Law number 21: An expert is someone who can tell you exactly how something can’t be done. Watch out for the moment you get into the expert state of mind because then a great number of things become impossible.
The ability to think clearly is a crucial skill of an exponential entrepreneurship. There are eight psychological tools that will be of aid: 1.) risk taking and risk mitigation, 2.) rapid iteration and ceaseless experimentation, 3.) passion and purpose, 4.) long-term thinking, 5.) customer centric thinking, 6.) probabilistic thinking, 7.)rrationally optimistic thinking, 8.) reliance on first principles. Let’s look into the way these four major exponential entrepeneurs think: Elon Musk, Richard Branson, Jeff Bezos and Larry Page.
Elon Musk did not go into the car business or space business thinking it’s a great opportunity. He just thought that in order to make a difference something needed to be done. He wanted to have an impact and create something substantially better. After your initial enthusiasm and optimism reality will always set in. Here you will learn that a lot of your assumptions are false,and the finish line is much further away. For this reason, it’s important to get a lot of feedback from friends or others so you can recognize your faults as soon as possible. Musk always uses first principle thinking to remove complexity and popular opinion. It forces you to boil things down to the most fundamental truths. According to Musk the future’s not certain, it’s a set of branching probability streams. Instead of thinking determministically it’s better to think in probabilities because it guards you against oversimplification. Must decide which projects he wants to engage in by multiplying the probability with the importance of the project. This explains why he takes on huge and risky businesses. Because they matter to him and the world.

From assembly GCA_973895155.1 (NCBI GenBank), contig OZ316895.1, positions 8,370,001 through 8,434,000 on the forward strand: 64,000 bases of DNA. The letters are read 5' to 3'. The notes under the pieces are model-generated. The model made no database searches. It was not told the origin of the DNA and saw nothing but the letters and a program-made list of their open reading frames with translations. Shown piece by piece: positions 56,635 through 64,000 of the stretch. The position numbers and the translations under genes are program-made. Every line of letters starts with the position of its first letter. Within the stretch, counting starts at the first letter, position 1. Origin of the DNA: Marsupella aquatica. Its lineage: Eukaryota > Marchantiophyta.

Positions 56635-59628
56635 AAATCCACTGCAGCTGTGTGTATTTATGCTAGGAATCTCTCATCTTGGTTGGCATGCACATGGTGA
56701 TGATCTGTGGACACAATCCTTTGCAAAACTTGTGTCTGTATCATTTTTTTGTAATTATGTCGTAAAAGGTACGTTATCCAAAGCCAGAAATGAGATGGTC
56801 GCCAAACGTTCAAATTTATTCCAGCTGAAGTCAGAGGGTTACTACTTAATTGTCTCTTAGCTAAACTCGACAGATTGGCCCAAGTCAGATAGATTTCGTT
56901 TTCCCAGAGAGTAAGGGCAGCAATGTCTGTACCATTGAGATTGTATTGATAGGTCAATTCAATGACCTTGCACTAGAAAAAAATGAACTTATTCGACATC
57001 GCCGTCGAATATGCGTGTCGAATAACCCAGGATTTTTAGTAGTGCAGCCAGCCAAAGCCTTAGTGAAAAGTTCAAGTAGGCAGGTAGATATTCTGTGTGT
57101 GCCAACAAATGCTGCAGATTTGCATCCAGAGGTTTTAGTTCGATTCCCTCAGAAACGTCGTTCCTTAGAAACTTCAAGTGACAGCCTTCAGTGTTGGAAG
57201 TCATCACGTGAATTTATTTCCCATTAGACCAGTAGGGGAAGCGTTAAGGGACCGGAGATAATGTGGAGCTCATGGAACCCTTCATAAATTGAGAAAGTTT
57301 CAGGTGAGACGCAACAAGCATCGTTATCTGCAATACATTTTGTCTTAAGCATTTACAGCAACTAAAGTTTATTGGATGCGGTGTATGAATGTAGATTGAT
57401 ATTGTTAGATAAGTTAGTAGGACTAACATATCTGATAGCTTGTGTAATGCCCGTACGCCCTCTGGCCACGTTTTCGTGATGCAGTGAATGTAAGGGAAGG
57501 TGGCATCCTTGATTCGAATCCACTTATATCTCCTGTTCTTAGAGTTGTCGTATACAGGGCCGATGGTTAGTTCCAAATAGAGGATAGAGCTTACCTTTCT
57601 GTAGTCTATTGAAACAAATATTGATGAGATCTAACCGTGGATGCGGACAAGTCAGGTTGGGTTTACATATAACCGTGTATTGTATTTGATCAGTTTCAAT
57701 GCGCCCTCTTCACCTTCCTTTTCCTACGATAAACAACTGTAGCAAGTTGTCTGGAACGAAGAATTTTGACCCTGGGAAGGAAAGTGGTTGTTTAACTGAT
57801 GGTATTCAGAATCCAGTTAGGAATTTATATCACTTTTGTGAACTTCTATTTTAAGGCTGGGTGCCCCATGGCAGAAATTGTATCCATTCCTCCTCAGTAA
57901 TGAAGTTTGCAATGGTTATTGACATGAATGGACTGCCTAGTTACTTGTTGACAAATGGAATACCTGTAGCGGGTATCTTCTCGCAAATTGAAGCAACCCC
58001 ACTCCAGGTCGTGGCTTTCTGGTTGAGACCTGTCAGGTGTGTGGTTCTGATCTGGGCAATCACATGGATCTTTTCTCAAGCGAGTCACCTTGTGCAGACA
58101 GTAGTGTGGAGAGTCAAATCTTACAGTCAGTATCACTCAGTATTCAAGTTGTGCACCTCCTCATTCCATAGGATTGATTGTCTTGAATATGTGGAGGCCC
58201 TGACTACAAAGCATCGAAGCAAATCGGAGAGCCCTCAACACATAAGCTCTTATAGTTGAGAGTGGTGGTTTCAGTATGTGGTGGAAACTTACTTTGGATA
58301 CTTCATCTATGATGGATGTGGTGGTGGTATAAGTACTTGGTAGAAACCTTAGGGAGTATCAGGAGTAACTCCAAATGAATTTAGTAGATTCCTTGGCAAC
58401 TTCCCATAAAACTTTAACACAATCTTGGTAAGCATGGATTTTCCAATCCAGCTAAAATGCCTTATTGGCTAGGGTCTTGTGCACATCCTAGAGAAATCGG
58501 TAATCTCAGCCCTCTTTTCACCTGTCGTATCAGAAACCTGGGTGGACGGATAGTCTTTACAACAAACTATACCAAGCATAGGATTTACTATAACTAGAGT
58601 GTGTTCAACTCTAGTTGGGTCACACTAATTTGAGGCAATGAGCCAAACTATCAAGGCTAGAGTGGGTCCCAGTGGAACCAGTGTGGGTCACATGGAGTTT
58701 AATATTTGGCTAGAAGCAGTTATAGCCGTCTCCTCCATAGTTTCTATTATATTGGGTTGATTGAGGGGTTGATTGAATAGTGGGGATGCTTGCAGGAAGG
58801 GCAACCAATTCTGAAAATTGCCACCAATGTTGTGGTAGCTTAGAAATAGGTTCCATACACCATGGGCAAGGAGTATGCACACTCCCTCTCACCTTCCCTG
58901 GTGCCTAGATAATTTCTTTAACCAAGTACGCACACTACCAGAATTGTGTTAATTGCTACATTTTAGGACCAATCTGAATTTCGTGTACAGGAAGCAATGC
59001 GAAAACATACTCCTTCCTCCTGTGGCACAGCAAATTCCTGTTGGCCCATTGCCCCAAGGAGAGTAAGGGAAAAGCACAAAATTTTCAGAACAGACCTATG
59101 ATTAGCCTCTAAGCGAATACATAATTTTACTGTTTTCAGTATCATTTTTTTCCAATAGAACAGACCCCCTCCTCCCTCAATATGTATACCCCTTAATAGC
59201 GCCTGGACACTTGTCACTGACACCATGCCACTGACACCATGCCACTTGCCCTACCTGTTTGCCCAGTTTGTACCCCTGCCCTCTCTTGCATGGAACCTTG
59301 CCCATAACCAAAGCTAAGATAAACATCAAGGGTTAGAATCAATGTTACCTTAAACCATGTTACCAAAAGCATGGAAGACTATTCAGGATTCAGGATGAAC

To others business is serious endeavour but to Sir Richard Branson it was having fun that mattered more. His first principle is that if something is fun for him, then it will also be fun for everyone else. Virgin Atlantic started with one airplane and had on paper no chance to survive. Because they were customer-centric people went out of their way to fly with them. Branson is also very quick to rapidly interate his ideas and shutdown failures. He has started 500 companies and has shut down more than 200 that didn’t work. He’s always busy protecting the downside. It’s good to make bold moves but make sure to have a way out if things go wrong. Where Musk says that enourmous tisk is justifiable if the iea is importannt enough, Branson has to look deeper into the downside because he always has his brand on the line .
Jeff Bezos has two critical strategies: long-term thinking and customer-centric thinking. He points out that people never ask him what is not going to change in the next 10 years. Answer to this, is where you can afford to put a lot of energy since it’s a long-term game. To have a long-term customer-centrism you have to do a lot of experiments. It’s hard to compete in a field that is hot at the moment because everybody is already on top of it. Maybe it’s better to position yourself and wait till the wave comes to you. Position yourself with something that captures your curiosity, something that you’re missing you about. When acquiring a company, he always tries to figure out if the person who leads is a missionary or a mercenary. Missionary’s goal is to grow the company they love whereas a mercenaries goal is to flip the company.